“I had a wide-awake orderly, a certain Michel of Batignolles. I called him and said to him: ‘Take care of the little one.’ ‘Very well, Captain, I will take her in charge.’ He then petted the child, made her sociable, and led her away with him, and two hours later he had manufactured a little cradle for her out of biscuit boxes which are used on the march for making coffins. In the evening Michel put her to bed in it. He had christened her ‘Tonton,’ an abbreviation of Touareg. In the morning the cradle was bound on an ass, and behold Tonton following the column with the baggage, in the
convoy of the rear guard, under the indulgent eye of Michel.
“This lasted for days and weeks. In the evening at the halting place, Tonton was brought into my tent, with the goat, which furnished her the greater part of her meals, and her inseparable friend, a large chameleon, captured by Michel, and responding or not responding to the name of Achilles.
“Ah, well! old fellow, you may believe me or not; but it gave me pleasure to see the little one sleeping in her cradle, during the short night full of alarm, when I felt the weariness of living, the dull sadness of seeing my companions dying, one by one, leaving the caravan; the enervation of
the perpetual state of alertness, always attacking or being attacked, for weeks and months. I, with the gentle instincts of a civilized man, was forced to order the beheading of spies and traitors, the binding of women in chains and the kidnapping of children, to raid the herds, to make of myself an Attila. And this had to be done without a moment of wavering, and I the cold and gentle Celt, whom you know, remained there, under the scorching African sun. Then what repose of soul, what strange meditations were mine, when free at last, at night, in my sombre tent, around which
death might be prowling, I could watch the little Touareg, saved by me, sleeping in her cradle by the side of her chameleon lizard. Ridiculous, is it not? But, go there and lead the life of a brute, of a plunderer and assassin, and you will see how at times your civilized imagination will wander away to take refuge from itself.
“I could have rid myself of Tonton. In an oasis we met some rebels, bearing a flag of truce, and
exchanged the women for guns and ammunition. I kept the little one, notwithstanding the five months of march we must make, before returning to Tlemcen. She had grown gentle, was inclined to be mischievous, but was yielding and almost affectionate with me. She ate with the rest, never
wanting to sit down, but running from one to another around the table. She had proud little manners, as if she knew herself to be a daughter of the chief’s favorite, obeying only the officers and treating Michel with an amusing scorn. All this was to have a sad ending. One day I did not find the chameleon in the cradle, though I remembered to have seen it there the evening before. I had even taken it in my hands and caressed it before Tonton, who had just gone to bed. Then I had given it back to her and gone out. Accordingly I questioned her. She took me by the hand, and leading me to the camp fire, showed me the charred skeleton of the chameleon, explaining to me, as best she could, that she had thrown it in the fire, because I had petted it! Oh! women! women! And she gave a horrible imitation of the lizard, writhing in the midst of the flames, and she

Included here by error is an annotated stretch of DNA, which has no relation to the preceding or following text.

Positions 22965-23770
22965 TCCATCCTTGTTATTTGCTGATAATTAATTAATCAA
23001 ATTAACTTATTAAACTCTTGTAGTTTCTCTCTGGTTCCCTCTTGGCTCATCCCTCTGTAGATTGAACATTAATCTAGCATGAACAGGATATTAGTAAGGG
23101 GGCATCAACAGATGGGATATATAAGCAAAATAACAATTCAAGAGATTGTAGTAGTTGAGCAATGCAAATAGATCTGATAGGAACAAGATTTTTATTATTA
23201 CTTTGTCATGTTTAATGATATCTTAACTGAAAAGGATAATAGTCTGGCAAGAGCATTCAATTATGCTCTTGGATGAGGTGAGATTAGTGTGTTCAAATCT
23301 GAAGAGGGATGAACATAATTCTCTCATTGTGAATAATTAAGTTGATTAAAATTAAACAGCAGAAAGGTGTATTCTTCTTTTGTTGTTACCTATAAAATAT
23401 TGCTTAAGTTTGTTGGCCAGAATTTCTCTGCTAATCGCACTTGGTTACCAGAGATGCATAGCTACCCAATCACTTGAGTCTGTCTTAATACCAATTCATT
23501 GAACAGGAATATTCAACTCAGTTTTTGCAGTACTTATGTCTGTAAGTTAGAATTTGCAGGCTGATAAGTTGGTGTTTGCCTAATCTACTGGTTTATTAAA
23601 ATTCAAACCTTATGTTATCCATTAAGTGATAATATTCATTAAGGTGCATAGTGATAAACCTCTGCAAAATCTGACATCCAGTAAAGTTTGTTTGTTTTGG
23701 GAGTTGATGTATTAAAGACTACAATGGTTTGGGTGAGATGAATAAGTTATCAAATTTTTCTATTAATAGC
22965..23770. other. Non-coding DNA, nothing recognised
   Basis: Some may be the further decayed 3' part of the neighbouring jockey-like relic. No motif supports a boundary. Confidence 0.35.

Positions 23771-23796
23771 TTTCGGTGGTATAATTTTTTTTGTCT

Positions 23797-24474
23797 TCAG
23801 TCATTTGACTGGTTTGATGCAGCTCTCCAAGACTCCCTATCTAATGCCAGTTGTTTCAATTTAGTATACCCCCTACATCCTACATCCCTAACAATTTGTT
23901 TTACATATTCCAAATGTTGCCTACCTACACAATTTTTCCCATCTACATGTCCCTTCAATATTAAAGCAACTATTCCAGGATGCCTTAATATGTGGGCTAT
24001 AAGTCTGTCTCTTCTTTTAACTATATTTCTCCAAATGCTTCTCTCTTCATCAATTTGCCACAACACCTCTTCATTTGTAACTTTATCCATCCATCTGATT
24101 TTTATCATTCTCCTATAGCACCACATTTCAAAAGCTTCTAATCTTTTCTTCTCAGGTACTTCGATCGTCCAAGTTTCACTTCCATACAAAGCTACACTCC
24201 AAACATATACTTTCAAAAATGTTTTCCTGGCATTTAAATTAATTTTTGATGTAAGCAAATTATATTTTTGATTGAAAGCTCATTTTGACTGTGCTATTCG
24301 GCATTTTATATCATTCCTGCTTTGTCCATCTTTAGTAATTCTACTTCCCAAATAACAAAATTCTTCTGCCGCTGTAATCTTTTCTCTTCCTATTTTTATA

smiled with delighted eyes. I was indignant. I seized her by the arm, shook her a little, and finished by boxing her ears.
“My dear fellow, from that day she appeared not to know me. Tonton and I sulked; we were angry. However, one morning, as I felt the sun was going to be terrible, I went myself to the baggage before the loading for departure, and arranged a sheltering awning over the cradle. Then to make
peace, I embraced my little friend. But as soon as we were on the march, she furiously tore off the canvas with which I had covered the cradle. Michel put it all in place again, and there was a new revolt. In short, it was necessary to yield because she wanted to be able to lean outside of her box, under the fiery sun, to look at the head of the column, of which I had the command. I saw this on arriving at the resting place. Then Michel brought her under my tent. She had not yet fallen asleep, but followed with her eyes all of my movements, with a grave air, without a smile, or gleam of mischief.
“She refused to eat and drink; the next day she was ill, with sunken eyes and body burning with fever. When the major wished to give her medicine she refused to take it and ground her teeth together to keep from swallowing.
“There remained still six days’ march before arriving at Oran. I wanted to give her into the care of the nuns. She died before I could do so, very suddenly, with a severe attack of meningitis. She never wanted to see me again. She was buried under a clump of African shrubs near Geryville, in
her little campaign cradle. And do you know what was found in her cradle? The charred skeleton of the poor chameleon, which had been the indirect cause of her death. Before leaving the bivouac, where she had committed her crime, she had picked it out of the glowing embers, and brought it
into the cradle, and that is why her little fingers were burned. Since the beginning of the meningitis the major had never been able to explain the cause of these burns.”
Robert was silent for an instant, then murmured: “Poor little one! I feel remorseful. If I had not given her that blow…. who knows?… she would perhaps be living still….
“My story is sad, is it not? Ah, well, it is still the sweetest of my African memories. War is beautiful! Eh?”
And Robert shrugged his shoulders….